Included in the myriad of legislation that went through the Nevada Legislature this last year was Assembly Bill 54, which amended the accident reporting requirements for employers in Nevada. While the change is relatively small, it creates additional reporting requirements that employers need to know to ensure they are compliant from day one.

The change goes into effect October 1, 2017.

Requirements Prior to Change
Prior to Assembly Bill 54, employers were required to report any accident or motor vehicle crash resulting in a fatality of one or more employees or the hospitalization of three or more employees to the Division of Industrial Relations within 8 hours of the accident or crash is reported to the employer. The report had to include the name of the employer, the location and time of the accident or crash, the number of employees killed or hospitalized as a result, a brief description of the accident or crash, and the name of the person who  may be contacted for further information.

Upon receipt of the report, the Division of Industrial Relations will inform the employer of the estimated time that an investigator will arrive at the site of the accident or crash. The Division of Industrial Relations will initiate an investigation of the accident or crash no later than 8 hours after receiving the report.

Change to Reporting Requirement
Assembly Bill 54, which amends NRS 618.378, retained the 8-hour reporting requirement for fatalities. However, the 8-hour reporting requirement no longer applies to accidents or motor vehicle crashes that result in the hospitalization of three or more employees.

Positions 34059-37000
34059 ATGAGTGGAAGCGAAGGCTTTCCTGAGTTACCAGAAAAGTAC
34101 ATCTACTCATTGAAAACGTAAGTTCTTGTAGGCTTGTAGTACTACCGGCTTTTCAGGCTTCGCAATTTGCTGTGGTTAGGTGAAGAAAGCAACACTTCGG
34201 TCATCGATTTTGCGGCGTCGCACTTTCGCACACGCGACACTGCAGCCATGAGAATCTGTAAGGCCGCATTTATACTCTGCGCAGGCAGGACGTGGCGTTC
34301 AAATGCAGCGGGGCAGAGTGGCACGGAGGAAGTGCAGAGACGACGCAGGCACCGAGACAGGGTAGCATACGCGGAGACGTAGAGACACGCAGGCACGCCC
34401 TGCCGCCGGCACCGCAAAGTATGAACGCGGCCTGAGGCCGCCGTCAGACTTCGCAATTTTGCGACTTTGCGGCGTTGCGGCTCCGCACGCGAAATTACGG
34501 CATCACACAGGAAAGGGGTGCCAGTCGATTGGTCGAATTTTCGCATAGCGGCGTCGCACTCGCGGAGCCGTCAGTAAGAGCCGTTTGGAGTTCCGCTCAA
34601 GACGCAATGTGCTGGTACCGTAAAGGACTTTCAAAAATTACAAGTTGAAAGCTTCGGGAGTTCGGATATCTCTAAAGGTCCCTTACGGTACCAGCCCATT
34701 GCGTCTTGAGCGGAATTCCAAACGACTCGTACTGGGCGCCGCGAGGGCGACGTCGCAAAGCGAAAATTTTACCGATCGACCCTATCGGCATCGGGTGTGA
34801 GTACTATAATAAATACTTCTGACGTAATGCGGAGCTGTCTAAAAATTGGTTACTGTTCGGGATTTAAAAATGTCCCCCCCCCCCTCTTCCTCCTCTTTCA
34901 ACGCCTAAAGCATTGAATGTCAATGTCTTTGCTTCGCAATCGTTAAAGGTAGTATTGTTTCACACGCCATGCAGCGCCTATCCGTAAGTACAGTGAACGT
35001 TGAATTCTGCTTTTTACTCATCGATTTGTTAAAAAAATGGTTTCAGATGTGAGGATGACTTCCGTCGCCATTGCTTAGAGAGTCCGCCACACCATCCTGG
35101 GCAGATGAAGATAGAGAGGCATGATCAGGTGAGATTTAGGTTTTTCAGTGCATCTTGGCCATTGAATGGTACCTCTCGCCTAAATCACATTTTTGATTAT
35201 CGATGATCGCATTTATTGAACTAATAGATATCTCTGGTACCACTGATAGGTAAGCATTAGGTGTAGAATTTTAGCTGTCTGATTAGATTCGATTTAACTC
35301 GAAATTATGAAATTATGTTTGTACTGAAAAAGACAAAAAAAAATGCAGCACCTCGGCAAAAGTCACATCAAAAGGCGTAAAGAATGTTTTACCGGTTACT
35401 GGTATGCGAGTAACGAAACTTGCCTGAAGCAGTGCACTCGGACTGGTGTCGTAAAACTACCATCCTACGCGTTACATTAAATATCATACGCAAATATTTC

Instead, employers will now be required to report any accident or motor vehicle crash resulting in the inpatient hospitalization of one or more employees, the amputation of a part of an employee’s body, or an employee’s loss of an eye to the Division of Industrial Relations within 24 hours after receiving notice of the accident or crash.

Further, in addition to the items that must be reported (see above), the employer must also report the name of each employee who was hospitalized, suffered a fatality, amputation or loss of an eye as a result of the accident or crash.


The Nevada Association of Employers (NAE) monitors legislative process and regulatory decisions so you don’t have to. Nevada businesses trust that they are getting the latest information on their rights and obligations as employers from NAE because it’s what we do. For more information about NAE and what we do for Nevada employers, visit our website. If you are a Nevada employer interested in membership, please contact membership@nevadaemployers.org or join today!